Other features include an inner zoom system to maintain its original length; a rubberized zoom/focusing ring; preset focus function recall; a tripod plate; strap eyelets to improve portability as well as to reduce load on the mount; a rubber lens cover; and also a fluorine coating. What’s more, its barrel is made of magnesium alloy, and the hood comprises lightweight carbon fiber to ensure the center of gravity doesn’t shift. A heat-resistant coating reflects the sun’s infrared rays. $7,499.99.

DJI Mini 2 Ultralight Drone

Sporting DJI’s iconic folding design, this small drone weighs less than 249 grams yet boasts advanced imaging capabilities: a 1/2.3-inch sensor captures 12MP images (JPEG/RAW) and 4K/30 fps video. While recording in 1080p, pilots can utilize the 4x zoom (2x lossless). Preprogrammed intelligent modes capture footage with set movements, while beginner tutorials and simplified buttons aid new pilots.

OcuSync 2.0 transmission now ensures a stable, long-distance connection between the remote controller and the Mini 2. Moreover, dual-frequency technology automatically combats interference. And its transmission range of six+ miles is a 150% increase! Plus, upgraded motors provide 31 minutes of flight and faster acceleration. They also withstand 24 mph winds. What’s more, a 3-axis gimbal compensates for movement/wind.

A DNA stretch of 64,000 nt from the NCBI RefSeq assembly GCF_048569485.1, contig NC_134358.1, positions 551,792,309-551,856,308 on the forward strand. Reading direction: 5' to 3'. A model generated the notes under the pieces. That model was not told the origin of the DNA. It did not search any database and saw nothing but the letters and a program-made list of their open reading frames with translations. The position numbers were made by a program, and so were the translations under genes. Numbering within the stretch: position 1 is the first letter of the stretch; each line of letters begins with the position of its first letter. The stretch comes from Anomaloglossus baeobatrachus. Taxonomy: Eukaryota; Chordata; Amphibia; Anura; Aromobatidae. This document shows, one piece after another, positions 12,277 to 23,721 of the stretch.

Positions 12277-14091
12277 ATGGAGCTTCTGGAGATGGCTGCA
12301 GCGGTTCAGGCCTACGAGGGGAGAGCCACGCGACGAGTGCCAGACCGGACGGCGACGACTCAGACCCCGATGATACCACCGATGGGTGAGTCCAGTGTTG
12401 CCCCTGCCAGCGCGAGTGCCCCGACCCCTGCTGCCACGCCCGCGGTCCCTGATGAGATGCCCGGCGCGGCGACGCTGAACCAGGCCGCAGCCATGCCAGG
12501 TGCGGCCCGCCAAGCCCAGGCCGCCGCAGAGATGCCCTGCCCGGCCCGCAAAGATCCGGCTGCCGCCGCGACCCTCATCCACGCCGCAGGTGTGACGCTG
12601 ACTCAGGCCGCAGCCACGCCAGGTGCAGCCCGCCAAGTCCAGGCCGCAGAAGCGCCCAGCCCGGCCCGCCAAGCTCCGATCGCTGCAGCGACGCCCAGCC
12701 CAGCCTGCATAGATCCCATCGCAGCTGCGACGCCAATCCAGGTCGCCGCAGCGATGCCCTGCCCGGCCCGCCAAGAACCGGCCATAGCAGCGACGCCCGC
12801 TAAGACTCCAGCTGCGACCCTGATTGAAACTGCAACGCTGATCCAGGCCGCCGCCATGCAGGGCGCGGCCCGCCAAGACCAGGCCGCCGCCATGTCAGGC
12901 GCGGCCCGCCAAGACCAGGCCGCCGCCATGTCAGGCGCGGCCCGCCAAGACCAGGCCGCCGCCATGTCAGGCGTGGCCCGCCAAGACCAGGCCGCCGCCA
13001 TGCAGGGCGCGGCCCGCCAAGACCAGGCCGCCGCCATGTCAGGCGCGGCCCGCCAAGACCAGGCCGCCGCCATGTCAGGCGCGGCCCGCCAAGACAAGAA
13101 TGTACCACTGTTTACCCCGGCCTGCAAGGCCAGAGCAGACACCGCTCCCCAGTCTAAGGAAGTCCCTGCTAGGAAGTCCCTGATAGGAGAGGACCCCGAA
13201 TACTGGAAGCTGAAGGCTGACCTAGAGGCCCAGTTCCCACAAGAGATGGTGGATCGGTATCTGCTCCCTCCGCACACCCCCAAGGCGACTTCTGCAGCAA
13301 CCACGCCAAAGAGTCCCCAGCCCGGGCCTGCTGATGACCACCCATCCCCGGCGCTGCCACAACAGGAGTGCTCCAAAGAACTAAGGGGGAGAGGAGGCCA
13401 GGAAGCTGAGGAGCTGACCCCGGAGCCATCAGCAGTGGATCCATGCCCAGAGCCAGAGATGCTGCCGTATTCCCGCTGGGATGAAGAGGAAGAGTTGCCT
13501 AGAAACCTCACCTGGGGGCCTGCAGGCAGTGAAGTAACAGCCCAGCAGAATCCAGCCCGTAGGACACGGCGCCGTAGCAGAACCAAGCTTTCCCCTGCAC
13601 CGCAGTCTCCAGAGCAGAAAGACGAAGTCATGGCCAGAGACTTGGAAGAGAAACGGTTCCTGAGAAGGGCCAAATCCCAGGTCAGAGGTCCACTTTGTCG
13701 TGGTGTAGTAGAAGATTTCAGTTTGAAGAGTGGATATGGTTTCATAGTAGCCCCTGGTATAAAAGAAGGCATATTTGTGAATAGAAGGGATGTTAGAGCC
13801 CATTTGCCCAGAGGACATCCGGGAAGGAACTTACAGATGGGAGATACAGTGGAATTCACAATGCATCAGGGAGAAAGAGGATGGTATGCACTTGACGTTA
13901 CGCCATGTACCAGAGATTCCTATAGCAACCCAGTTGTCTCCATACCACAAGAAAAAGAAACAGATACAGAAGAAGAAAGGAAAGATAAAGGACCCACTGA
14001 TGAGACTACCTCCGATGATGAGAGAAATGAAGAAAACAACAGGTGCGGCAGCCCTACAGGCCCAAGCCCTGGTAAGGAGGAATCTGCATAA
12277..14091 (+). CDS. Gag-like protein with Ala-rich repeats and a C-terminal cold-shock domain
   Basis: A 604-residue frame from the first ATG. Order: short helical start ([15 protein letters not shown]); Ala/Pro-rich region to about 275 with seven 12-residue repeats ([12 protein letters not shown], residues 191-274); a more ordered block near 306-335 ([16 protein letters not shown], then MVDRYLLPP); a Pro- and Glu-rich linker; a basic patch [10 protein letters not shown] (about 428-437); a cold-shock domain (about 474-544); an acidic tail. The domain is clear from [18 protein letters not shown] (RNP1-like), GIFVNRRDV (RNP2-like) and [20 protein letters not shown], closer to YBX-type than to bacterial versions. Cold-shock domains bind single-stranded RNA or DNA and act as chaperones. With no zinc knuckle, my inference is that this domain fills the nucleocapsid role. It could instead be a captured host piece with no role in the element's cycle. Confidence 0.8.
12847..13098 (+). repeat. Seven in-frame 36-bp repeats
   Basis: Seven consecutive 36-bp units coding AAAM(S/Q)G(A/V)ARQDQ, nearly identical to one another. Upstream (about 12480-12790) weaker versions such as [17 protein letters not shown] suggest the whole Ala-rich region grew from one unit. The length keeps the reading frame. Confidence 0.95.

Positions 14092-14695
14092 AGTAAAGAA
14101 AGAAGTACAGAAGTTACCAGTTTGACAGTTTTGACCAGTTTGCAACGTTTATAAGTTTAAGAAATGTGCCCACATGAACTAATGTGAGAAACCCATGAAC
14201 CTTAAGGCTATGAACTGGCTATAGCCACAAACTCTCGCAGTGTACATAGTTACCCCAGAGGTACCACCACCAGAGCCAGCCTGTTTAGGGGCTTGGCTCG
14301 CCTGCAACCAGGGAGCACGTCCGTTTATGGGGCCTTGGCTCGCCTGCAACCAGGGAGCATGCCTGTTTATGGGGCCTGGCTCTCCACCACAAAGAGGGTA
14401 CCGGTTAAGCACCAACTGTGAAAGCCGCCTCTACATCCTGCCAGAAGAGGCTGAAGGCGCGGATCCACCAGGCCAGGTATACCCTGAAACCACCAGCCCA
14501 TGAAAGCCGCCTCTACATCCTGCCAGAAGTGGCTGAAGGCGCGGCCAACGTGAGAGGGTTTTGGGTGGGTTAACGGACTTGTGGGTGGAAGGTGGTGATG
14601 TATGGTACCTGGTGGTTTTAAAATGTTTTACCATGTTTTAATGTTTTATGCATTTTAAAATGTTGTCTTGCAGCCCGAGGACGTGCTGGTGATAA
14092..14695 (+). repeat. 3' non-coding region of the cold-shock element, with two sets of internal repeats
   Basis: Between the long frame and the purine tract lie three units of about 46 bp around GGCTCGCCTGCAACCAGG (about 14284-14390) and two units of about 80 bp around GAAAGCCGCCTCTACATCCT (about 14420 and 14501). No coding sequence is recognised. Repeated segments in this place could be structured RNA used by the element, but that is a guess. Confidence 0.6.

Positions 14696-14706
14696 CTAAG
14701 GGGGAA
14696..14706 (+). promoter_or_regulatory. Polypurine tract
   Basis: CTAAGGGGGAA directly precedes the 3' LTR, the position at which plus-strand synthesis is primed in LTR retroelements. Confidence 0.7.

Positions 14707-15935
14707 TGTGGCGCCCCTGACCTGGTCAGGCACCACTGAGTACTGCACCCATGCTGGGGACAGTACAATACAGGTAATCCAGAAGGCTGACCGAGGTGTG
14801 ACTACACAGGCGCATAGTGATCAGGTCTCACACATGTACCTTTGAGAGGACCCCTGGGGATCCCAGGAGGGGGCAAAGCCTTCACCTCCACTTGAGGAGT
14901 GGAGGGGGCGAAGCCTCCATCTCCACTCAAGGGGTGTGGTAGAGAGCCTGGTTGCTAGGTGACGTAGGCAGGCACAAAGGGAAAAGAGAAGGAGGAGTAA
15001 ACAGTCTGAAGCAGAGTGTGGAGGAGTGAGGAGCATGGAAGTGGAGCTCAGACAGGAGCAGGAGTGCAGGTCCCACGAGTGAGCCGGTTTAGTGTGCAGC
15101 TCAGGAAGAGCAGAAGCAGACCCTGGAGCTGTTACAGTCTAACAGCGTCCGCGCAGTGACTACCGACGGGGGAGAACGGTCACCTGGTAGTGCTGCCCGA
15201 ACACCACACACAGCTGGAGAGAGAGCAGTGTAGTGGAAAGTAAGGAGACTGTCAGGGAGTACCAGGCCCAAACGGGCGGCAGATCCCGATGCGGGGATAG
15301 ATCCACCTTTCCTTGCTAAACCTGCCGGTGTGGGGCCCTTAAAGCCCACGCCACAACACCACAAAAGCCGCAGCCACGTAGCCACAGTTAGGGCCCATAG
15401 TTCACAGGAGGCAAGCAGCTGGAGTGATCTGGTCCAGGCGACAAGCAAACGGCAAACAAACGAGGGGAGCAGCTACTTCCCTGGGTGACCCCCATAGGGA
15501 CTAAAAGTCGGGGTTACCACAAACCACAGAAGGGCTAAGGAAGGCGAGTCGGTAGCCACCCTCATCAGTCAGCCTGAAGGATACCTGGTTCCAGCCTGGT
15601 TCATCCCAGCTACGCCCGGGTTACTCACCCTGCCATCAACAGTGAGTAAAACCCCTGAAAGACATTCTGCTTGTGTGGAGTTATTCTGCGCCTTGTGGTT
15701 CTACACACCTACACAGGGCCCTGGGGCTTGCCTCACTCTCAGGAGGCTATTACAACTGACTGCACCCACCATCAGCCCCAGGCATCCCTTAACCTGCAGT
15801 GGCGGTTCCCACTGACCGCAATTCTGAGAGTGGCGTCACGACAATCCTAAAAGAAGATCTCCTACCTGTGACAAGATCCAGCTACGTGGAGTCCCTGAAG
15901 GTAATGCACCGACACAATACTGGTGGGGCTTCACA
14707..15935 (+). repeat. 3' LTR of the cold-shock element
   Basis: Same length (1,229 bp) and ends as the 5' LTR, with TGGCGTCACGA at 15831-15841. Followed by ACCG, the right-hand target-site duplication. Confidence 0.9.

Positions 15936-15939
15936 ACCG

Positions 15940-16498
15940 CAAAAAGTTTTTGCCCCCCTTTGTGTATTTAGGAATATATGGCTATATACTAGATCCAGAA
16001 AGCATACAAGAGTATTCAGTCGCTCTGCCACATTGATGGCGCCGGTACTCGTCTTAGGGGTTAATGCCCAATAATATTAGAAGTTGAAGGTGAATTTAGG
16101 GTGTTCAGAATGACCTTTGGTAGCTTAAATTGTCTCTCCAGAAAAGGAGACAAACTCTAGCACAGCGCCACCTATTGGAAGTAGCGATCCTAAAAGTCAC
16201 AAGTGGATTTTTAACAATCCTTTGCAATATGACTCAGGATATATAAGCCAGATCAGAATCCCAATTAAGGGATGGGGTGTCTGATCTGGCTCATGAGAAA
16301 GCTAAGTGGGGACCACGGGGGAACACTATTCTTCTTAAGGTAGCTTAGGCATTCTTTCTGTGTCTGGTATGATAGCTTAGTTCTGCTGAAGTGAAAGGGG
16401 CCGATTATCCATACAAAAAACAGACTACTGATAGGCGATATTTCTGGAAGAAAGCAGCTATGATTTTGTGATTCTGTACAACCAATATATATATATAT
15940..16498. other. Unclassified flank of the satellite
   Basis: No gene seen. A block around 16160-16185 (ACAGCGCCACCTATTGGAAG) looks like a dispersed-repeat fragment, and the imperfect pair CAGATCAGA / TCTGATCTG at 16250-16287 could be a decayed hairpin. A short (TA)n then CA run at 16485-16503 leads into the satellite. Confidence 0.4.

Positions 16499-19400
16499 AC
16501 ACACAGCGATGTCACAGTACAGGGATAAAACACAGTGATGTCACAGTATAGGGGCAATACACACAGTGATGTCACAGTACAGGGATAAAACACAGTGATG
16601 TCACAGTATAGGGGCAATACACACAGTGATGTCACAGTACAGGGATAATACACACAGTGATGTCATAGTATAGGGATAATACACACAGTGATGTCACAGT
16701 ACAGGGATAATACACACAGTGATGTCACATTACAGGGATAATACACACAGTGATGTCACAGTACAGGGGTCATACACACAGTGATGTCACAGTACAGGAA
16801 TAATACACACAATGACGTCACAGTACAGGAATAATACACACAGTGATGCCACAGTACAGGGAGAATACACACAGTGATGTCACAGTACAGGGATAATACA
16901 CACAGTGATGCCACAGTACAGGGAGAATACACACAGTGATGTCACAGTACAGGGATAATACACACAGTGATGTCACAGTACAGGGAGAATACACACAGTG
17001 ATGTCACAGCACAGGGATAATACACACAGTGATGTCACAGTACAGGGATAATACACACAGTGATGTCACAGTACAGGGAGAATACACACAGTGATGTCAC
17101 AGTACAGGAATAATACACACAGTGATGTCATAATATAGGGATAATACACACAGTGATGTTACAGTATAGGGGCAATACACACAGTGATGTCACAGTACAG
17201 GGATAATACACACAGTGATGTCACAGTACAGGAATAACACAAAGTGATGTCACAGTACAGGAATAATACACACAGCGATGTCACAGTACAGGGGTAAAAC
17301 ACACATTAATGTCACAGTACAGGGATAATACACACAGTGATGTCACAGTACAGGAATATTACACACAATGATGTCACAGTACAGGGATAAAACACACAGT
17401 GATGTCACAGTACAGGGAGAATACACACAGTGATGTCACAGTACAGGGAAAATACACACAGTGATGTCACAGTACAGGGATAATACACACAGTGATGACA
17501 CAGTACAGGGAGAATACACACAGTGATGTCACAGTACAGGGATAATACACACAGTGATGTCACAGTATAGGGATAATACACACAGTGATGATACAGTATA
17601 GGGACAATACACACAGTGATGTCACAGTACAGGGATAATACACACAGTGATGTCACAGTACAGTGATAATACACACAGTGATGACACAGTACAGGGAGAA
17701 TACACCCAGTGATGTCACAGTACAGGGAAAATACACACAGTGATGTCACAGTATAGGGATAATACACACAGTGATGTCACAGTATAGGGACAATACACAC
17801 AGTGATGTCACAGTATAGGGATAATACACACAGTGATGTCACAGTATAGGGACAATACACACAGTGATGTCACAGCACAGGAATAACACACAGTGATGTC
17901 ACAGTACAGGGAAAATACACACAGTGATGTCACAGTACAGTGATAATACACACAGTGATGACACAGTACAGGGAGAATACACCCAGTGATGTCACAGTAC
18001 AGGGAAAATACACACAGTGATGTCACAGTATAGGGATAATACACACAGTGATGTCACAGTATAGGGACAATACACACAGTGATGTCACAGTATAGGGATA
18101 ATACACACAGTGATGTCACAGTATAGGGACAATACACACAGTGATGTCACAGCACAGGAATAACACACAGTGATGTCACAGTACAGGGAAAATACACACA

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DJI Mini 2

A live feed to a smartphone lets pilots see where the drone is and what it sees. Positioning/vision sensors help the drone hover precisely in place, and GPS tracks it while vision sensors map out the ground for automated landing. And GEO fencing keeps it out of restricted areas. There’s also a return-to-home function.

The Mini 2 offers various photo modes; AEB Triple Shot uses autoexposure bracketing to take three images of varying exposures and merges them for a vivid image. Users can also edit images to create HDR photos in post-processing and trim videos before downloading. $449.